Peggy Yocom is offering an in-person creative writing workshop in Maine from July 23 – 29. The workshop is one of the offerings of Monson Arts, a residency program in Monson nestled in the woods of north-central Maine at the edge of Lake Hebron and near the last stop on the Appalachian Trail before its northern terminus: Mount Katahdin.
Through the gifts of traditional lore, participants will listen for stories, for those moments that are worth writing down on the page. Participants explore the unsuspected depths of everyday cultural forms and practices that are especially relevant for participants’ own poetry, fiction, and non-fiction writing. Through daily writing prompts, participants will use folklore to deepen their work and to draw out ideas for new writing. Some afternoon sessions will find participants exploring the worlds of Monson as springboards for our writing. Participants will have time to workshop any piece they have written, whether they wrote it before or during our time together.
The cost of participating in a workshop includes tuition, room and board. Applications are on a first-come, first-served basis, with a deadline of May 30 2023. The workshop is limited to 12 participants.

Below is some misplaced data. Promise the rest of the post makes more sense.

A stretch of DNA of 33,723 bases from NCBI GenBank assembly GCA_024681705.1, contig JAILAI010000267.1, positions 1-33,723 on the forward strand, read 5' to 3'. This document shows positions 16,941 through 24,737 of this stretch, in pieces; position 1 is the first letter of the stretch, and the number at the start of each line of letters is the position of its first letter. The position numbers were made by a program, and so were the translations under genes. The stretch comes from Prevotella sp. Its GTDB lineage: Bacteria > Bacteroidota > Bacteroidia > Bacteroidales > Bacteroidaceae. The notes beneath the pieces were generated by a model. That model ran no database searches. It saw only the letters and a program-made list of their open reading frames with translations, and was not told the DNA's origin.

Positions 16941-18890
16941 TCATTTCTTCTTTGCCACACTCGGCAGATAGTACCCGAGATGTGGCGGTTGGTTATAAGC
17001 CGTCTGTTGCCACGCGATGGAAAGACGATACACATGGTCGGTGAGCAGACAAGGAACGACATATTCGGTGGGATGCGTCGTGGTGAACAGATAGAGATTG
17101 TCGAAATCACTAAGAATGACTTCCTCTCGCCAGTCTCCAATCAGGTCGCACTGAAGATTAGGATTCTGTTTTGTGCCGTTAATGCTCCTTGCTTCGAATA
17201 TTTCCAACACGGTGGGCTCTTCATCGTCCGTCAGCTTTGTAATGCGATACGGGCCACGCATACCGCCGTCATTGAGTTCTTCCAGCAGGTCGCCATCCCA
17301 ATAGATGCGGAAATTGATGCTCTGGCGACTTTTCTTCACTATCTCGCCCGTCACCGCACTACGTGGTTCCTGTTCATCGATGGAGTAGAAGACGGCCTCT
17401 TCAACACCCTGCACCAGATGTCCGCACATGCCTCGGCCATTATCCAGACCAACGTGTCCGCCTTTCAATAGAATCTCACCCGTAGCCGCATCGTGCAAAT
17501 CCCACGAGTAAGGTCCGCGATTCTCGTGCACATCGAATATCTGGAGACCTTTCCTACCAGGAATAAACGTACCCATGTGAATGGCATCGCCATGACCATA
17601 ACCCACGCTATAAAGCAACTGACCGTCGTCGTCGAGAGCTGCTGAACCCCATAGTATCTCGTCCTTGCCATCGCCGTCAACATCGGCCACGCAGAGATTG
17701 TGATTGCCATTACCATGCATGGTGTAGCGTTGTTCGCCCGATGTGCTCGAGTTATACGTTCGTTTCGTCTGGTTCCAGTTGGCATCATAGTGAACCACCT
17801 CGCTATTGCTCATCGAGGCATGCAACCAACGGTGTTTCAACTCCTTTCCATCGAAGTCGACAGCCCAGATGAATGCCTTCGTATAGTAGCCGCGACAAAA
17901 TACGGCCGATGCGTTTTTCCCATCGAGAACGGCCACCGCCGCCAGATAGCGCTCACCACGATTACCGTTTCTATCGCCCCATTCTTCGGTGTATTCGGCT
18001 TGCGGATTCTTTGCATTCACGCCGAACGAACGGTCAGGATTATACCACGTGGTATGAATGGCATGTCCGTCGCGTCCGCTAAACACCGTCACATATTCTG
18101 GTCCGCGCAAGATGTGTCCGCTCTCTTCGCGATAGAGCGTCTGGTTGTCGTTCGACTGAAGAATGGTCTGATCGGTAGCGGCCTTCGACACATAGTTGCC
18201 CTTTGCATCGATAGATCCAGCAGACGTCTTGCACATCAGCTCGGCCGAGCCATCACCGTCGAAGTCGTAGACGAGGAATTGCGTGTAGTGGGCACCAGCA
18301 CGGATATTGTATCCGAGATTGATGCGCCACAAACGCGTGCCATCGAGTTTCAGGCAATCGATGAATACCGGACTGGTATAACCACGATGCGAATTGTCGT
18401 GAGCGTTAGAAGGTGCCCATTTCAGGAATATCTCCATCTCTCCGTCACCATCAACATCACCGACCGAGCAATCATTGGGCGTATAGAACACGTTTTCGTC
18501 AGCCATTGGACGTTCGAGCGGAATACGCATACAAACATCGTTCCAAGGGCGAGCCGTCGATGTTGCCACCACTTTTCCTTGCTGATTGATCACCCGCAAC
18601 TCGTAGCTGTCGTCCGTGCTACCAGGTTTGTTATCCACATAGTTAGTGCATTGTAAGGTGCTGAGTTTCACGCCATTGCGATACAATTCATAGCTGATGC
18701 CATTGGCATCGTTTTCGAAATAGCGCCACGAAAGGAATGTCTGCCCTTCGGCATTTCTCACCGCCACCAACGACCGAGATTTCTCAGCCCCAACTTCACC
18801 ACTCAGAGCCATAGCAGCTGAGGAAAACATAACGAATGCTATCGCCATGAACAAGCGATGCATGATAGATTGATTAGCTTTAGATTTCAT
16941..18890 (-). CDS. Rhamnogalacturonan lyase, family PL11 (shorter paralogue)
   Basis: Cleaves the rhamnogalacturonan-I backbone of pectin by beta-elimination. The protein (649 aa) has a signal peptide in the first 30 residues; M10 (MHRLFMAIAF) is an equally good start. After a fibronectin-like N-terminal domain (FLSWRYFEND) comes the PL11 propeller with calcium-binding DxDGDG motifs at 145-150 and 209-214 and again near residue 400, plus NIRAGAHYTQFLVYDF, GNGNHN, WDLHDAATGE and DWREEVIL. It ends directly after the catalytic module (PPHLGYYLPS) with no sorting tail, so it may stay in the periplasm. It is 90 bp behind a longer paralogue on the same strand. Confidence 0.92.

For five decades, Margaret “Peggy” Yocom has been listening to the stories of people who live in the mountains of western Maine. Her book ALL KINDS OF FUR: Erasure Poems & New Translation of a Tale from the Brothers Grimm was published by Deerbrook Editions in 2018. Her poetry and non-fiction have also appeared in the Beloit Poetry Journal, The Beltway Poetry Journal, the anthology The Folklore Muse: Poetry, Fiction, and Other Reflections by Folklorists, Friends Journal, and elsewhere. She founded the Folklore Studies Program of George Mason University where she taught for 36 years; among her many courses, she offered “Living Words: Folklore and Creative Writing.” For her work at the university, the American Folklore Society awarded her the Kenneth Goldstein Award for Lifetime Academic Leadership. She has published on the Brothers Grimm, on the folk arts of political protest, on Inuit storytelling in northwest Alaska, on family folklore, and on the folk arts of Maine logging communities, especially on the Richard Family of Rangeley. Curator of the Rangeley Lakes Region Logging Museum until 2014, she has written several essays on Rangeley’s logging heritage, including the book Logging in the Maine Woods: The Paintings of Alden Grant. She has served as editor for two authors, both natives of Rangeley: Favorite Story-poems of Maine’s Unique Storyteller by Gaylon “Jeep” Wilcox (Liongrass Editions, 2018), and Ayuh, That’s Life on the Moose Trail! (Liongrass Editions, 2019) by Wanda Ferguson. Co-founder of the American Folklore Society’s Creative Writing and Storytelling Section, Peggy holds a Ph.D in English and folklore from the University of Massachusetts at Amherst. A founding member of Western Maine Storytelling, she tells legendary tales of the seen—and the unseen. Co-organizer of the Hugh Ogden Memorial Evening of Poetry in Rangeley, she makes her home with her geologist husband, John Slack, in Farmington and Rangeley. http://margaretyocom.com
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